Weeds take up valuable space in the soil of your lawn and landscaping beds, choking out grass, and weakening plants. Staying ahead of the game with proactive weed control and effective herbicide treatments helps prevent things from becoming unmanageable.
There are many reasons why you shouldn’t wait to control weeds in your yard, but they all boil down to prevention and minimizing damage.
We can target weeds before they even sprout with our pre-emergent weed control treatments. Our team uses an herbicide that is specifically designed to penetrate the soil to prevent germination of certain weeds like foxtail grass, crabgrass, foxtail grass, and more.
Treating beds and grass BEFORE weeds emerge will prevent root systems from establishing and weakening grass and plant roots. Invasive growths will soak up sunlight, water, and air that should be reserved for your grass, which can cause problems down the road.
Grass with weakened root systems and unhealthy soil are more susceptible to plant disease and insect infestation, making pre-emergent treatments extremely important.
Our specially formulated herbicide is designed to ward off and kill weeds that may have already been established. After heavy rains, sunlight bakes into the soil, causing weeds to begin growing. Those seeds that survive the pre-emergent treatment can then germinate and begin to...
Spring pre-emergent herbicides (which are applied in the early spring) usually contain fertilizer, however, it is only a small amount, and not considered a full “feeding”. The fertilizer in a pre-emergent herbicide is added to maintain or slightly boost the growth in the grass while the herbicide restricts seedling development.
Don't' overdue a spring fertilizer treatment. an overly aggressive and heavy application of a spring fertilizer that's especially high in nitrogen will likely accelerate your lawn's growth. Sounds great, but the downside is all the early top growth typically comes at the expense of your lawn's roots, and during wet spring weather, an over-fertilized lawn can be especially vulnerable to lawn fungus, and quick top growth means more mowing. While some fertilizer is a great start to your season's lawn maintenance, in the spring consider a fertilizer with lower nitrogen content than you'd use at other times of the year, and be sure not to over-apply it.
Our spring treatment consists of no more than 3/4 lb nitrogen per K in a slow release formula (166 lbs per acre of 19-0-6), with a primary function of providing the pre-emergent crabgrass control product in order to provide the much-needed control from unsightly warm season crabgrass.
Our Cool-Season grasses of the Mid Michigan area which typically consist of Kentucky Bluegrass, Tall Fescue and Ryegrass varieties,...
Picture a healthy weed free lawn, one that is well cared for, manicured, green and freshly mowed. A perfect place for lounging around cooking some burgers on the grill, listening to a Saturday afternoon Tiger;baseballgame as the kids practice;there soccer moves. Wow, what a real asset to you home your lawn provides.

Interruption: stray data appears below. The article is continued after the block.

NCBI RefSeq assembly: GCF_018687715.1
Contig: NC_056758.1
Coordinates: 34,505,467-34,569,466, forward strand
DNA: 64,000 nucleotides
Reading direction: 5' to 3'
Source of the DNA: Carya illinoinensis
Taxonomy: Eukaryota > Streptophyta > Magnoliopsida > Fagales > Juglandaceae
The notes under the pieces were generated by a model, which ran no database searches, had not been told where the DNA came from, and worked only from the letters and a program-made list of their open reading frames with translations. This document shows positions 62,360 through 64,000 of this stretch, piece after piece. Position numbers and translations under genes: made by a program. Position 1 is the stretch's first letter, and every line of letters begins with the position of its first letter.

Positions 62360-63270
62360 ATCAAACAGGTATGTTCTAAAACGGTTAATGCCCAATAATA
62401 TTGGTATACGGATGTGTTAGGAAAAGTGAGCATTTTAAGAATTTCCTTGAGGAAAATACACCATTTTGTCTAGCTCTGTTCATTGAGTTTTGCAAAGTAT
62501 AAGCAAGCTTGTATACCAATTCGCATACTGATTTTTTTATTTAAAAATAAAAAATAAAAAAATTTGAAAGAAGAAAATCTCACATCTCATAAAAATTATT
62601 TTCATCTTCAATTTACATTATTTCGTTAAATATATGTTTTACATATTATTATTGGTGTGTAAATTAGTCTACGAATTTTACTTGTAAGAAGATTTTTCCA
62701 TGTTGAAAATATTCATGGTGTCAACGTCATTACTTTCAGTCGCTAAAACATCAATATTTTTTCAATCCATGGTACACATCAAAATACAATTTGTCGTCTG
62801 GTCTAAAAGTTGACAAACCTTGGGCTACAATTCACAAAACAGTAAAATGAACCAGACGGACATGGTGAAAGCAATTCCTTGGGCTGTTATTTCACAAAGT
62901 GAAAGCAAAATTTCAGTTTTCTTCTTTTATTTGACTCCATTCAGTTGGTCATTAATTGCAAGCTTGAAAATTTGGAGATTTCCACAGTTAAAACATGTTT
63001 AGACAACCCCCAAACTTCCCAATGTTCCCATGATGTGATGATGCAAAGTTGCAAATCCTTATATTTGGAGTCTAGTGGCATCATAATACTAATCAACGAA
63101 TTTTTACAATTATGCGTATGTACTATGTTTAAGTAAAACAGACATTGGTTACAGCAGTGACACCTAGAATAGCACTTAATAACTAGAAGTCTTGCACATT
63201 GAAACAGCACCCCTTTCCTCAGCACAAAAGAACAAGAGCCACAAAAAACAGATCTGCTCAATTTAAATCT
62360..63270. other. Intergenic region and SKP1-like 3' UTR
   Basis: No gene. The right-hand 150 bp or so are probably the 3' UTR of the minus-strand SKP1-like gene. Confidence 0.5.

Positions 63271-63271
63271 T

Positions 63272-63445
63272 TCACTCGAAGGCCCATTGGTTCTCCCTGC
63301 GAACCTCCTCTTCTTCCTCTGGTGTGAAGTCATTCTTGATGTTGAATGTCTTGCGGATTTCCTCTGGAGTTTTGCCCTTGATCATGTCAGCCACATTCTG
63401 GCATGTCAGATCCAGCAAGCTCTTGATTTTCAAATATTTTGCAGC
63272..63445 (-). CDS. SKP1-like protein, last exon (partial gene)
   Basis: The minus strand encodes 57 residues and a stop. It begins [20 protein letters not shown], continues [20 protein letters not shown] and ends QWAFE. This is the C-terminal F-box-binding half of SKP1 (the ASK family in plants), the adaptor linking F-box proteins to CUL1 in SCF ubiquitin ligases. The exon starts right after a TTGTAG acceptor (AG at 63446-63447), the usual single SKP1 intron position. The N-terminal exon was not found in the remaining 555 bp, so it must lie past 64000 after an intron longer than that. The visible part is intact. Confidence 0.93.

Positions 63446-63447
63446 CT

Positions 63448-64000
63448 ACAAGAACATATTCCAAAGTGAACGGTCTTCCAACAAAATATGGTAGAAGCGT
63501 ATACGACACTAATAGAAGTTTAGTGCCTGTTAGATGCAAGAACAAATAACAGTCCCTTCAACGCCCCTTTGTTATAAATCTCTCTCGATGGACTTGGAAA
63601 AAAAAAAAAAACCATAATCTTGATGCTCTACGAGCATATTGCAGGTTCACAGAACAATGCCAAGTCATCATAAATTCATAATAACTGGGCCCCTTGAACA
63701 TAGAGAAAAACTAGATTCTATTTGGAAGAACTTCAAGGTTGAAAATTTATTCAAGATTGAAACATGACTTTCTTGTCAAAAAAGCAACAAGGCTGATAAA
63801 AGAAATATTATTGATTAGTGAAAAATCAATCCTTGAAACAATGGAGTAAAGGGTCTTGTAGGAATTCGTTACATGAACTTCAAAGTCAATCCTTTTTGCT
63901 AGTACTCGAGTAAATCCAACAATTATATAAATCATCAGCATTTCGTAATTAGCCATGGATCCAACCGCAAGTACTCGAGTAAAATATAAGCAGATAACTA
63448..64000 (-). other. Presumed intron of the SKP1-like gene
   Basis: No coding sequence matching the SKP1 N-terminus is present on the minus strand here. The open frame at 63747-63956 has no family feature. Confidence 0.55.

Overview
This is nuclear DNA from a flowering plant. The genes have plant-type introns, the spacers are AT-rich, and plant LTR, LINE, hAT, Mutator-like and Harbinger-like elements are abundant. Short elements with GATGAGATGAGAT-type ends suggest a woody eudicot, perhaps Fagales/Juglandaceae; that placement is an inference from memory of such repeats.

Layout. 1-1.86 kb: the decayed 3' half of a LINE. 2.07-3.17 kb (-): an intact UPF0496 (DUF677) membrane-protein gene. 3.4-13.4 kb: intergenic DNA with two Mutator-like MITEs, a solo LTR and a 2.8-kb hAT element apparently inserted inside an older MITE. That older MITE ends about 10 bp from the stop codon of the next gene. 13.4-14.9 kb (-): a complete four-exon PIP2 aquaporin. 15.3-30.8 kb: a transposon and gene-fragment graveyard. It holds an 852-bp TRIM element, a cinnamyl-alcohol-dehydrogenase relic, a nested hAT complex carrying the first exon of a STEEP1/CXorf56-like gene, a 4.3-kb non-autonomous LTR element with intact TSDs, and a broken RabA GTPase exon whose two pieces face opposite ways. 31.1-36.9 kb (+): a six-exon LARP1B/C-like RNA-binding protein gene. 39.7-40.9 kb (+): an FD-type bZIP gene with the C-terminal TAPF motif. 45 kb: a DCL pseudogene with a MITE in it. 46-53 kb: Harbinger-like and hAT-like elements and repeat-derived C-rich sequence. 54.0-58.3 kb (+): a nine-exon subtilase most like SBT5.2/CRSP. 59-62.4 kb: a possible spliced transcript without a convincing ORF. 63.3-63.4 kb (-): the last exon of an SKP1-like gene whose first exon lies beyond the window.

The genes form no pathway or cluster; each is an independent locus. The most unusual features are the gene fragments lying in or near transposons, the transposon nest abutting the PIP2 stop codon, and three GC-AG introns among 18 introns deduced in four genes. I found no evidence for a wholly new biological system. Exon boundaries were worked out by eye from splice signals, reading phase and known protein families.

Although it would seem unnecessary to state the obvious,did you know that your lawn (and how you take care of it) can also help the environment.
Grass absorbs greenhouse gas and converts it into life-giving oxygen. Grass does this at a much higher rate than native plants because grass has higher leaf density and a faster growth rate. A 2500 square foot lawn converts enough carbon dioxide into oxygen to sustain a family of four!?
Trees seem to get all the credit for naturally cooling the air because they provide shade, but grass lowers surface temperatures through "evapotranspiration" which is a process similar to that used by old-fashioned evaporative coolers ("swamp coolers") for home air conditioning. On a hot summer day, lawns will typically be 30 degrees cooler than asphalt, 14 degrees cooler than bare soil and a huge 35 degrees cooler than artificial turf! Aside from just creating a comfortable setting, grass also reduces energy demand by lowering the ambient temperature around a home.
The days of ignoring the obvious are long gone... It is no longer acceptable or responsible to simply purchase any ol' bag of fertilizer, pull out the uncalibrated dusty spreader from the garage, and hope for the best. We must strongly question what, why and how we are applying fertilizers to our lawns in an effort to provide only what is needed for a healthy, attractive lawn without waste or disregard for our environment.
Upon first glance of all fertilizer packaging you will find three numbers in bold print. These numbers represent the percentage of Nitrogen, Phosphorus, & Potassium found within the contents of the product, otherwise known as N-P-K, always in that order. ?These nutrients are the three most abundant in every bag of fertilizer. As an example, a typical 50 pound bag of fertilizer labeled 30-0-10 should be viewed as 30% nitrogen, 0% phosphorous, and 10% potassium. So, a 100 pound bag of fertilizer that contains 30% Nitrogen would contain 30lbs Nitrogen. Keep in mind that bags are typically 50lb, so a 30-0-10 bag consisting of 30% Nitrogen actually represents 15lbs of Nitrogen, 50lbs x .3 = 15, for example.
Essentially, Michigan grass plants are in need of two of the three main nutrients: nitrogen and potassium. Nitrogen is what will give your lawn its rich, green color.? Potassium works to strengthen grass roots and to help your lawn ward off pests and disease. In other...
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